Dear Ughhh: Good point, there likely is a big savings from an Atom to a Tegra for example...and yes more data is going to the cloud although there is still a strong desire for lots of local flash and even a disk.
As a non-American I am always surprised by the US-centric analysis. In Asia where many people already use smartphones to connect to the Web the x86 legacy is not relevant. Good synchronization is not relevant when cloud computing. This analyst seems to be an old fashioned guy synchronisinig hardware gadgets. Why would I want to do that if all my data is web based?
Then the high price issue. It is news to me that Intel is the cheapest CPU supplier. Any SoC supplier to the cut throat Mobile or CE market can match Intel's pricing.
i need to do more research, having said that, isn't Chrome layered on top of LINUX? I think its a heck of a lot more than a dumb terminal. I also think we are in the midst of a paradigm shift. Its not that you HAVE to be connect its that you WANT to be connect.
It sounds like Chrome may be the new wave dumb terminal. I do not like being tied to the Internet to get any work done. This will be the downfall of Chrome. Cost is huge, but convenience is also a key factor in the mobile market.
I guess every PC user has familiarized themselves with the efficiency and simplicity of Google products, at least for now. I very much doubt the stereotype will be broken here.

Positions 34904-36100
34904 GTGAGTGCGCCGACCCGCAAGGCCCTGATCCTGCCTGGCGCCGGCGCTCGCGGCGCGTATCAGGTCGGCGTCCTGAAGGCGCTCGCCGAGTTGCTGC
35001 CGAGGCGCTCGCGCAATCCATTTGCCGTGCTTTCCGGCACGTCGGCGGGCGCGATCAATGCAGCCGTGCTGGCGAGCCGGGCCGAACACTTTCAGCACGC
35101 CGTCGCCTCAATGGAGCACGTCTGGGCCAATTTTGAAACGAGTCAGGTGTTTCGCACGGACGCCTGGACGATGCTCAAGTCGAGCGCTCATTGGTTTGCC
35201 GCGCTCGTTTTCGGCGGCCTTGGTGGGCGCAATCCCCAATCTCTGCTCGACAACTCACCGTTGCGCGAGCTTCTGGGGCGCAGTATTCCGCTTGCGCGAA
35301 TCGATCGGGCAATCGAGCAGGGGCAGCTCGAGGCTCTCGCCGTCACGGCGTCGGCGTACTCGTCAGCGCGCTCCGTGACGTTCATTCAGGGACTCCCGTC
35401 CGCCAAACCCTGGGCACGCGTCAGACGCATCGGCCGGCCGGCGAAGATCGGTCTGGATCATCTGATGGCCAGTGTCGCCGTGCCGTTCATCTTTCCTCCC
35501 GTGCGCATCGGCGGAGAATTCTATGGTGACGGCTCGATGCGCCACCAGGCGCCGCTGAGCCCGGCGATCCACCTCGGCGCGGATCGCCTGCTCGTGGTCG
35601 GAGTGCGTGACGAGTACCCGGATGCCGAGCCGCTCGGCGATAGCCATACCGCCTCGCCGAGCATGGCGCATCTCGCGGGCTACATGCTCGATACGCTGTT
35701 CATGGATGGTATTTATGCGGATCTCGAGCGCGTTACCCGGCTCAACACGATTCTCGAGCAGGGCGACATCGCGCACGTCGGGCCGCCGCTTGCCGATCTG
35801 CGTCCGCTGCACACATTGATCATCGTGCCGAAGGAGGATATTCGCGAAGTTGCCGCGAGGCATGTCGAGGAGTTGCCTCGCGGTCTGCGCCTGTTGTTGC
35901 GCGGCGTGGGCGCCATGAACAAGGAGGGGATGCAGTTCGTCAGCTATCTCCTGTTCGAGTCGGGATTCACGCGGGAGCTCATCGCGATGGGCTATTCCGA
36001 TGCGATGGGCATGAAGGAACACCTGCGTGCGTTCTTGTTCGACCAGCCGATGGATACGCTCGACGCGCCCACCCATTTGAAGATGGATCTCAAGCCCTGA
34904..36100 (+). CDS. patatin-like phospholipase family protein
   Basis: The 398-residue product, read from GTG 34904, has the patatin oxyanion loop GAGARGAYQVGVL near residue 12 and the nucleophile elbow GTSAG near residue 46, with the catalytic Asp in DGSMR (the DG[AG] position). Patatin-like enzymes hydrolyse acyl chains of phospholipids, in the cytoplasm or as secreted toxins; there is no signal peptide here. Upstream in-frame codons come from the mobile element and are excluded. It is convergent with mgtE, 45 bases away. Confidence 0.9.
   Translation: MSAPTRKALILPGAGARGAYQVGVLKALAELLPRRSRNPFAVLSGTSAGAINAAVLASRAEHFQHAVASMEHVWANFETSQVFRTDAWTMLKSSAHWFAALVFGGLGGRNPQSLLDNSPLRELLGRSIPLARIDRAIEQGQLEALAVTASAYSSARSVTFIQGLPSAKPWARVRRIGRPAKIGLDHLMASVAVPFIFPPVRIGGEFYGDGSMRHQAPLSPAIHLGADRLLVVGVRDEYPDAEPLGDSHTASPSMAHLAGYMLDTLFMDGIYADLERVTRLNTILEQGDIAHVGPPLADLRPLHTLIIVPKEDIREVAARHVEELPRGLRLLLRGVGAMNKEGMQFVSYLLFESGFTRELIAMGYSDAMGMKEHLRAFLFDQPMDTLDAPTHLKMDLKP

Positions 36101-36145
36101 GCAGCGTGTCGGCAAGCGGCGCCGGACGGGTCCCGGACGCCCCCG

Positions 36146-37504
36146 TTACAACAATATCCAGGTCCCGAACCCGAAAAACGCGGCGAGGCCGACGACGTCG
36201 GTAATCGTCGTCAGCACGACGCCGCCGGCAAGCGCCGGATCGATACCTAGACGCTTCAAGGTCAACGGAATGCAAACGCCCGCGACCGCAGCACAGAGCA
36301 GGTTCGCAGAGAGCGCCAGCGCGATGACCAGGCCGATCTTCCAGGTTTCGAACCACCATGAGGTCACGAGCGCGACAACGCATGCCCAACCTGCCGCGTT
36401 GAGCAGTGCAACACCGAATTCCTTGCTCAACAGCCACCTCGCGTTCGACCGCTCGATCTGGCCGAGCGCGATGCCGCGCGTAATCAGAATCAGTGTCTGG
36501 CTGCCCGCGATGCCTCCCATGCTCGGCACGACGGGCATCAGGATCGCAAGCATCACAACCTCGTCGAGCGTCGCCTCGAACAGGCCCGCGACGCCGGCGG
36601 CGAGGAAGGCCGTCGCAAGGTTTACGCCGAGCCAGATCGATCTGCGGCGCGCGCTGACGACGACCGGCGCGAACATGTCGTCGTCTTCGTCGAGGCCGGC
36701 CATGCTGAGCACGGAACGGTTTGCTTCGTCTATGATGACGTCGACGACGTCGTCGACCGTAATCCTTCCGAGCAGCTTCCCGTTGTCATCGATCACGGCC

I used to work for a mobile device development company, and the biggest impression with Win Mobile is high royalty. I mean HIGH. The license cost per device can easily exceed the cost of hardware itself. Plus the high cost and high power consumption of Atom(All-Types-Of-Moneypit), it makes wonder what will keep them in the arena without some serious price-cutting.
I'm not sure I buy into this analyst's point of view. In fact, I don't even buy the notion that a vice president of this particular company qualifies as an analyst. Instead, he's someone actively trying to shape market conditions to improve his company's position.
As for the price of advanced graphics chips, they won't contribute more than a few dollars to the ChromeOS device's retail price. They pay for themselves in quality and performance. As for accelerometers: pennies. By comparison, Windows devices require more RAM memory, and more disk memory (ChromeOS specifies flash RAM and no disk drive), thus more battery current is drawn so Windows devices are bigger and heavier.
The proof is in the pudding. When these devices become available (ChromeOS netbooks and Windows tablets), compare prices, features, and decide for yourself what suits you. Don't let disingenuous marketeers dissuade you from your personal choices.
As we unveil EE Times’ 2015 Silicon 60 list, journalist & Silicon 60 researcher Peter Clarke hosts a conversation on startups in the electronics industry. Panelists Dan Armbrust (investment firm Silicon Catalyst), Andrew Kau (venture capital firm Walden International), and Stan Boland (successful serial entrepreneur, former CEO of Neul, Icera) join in the live debate.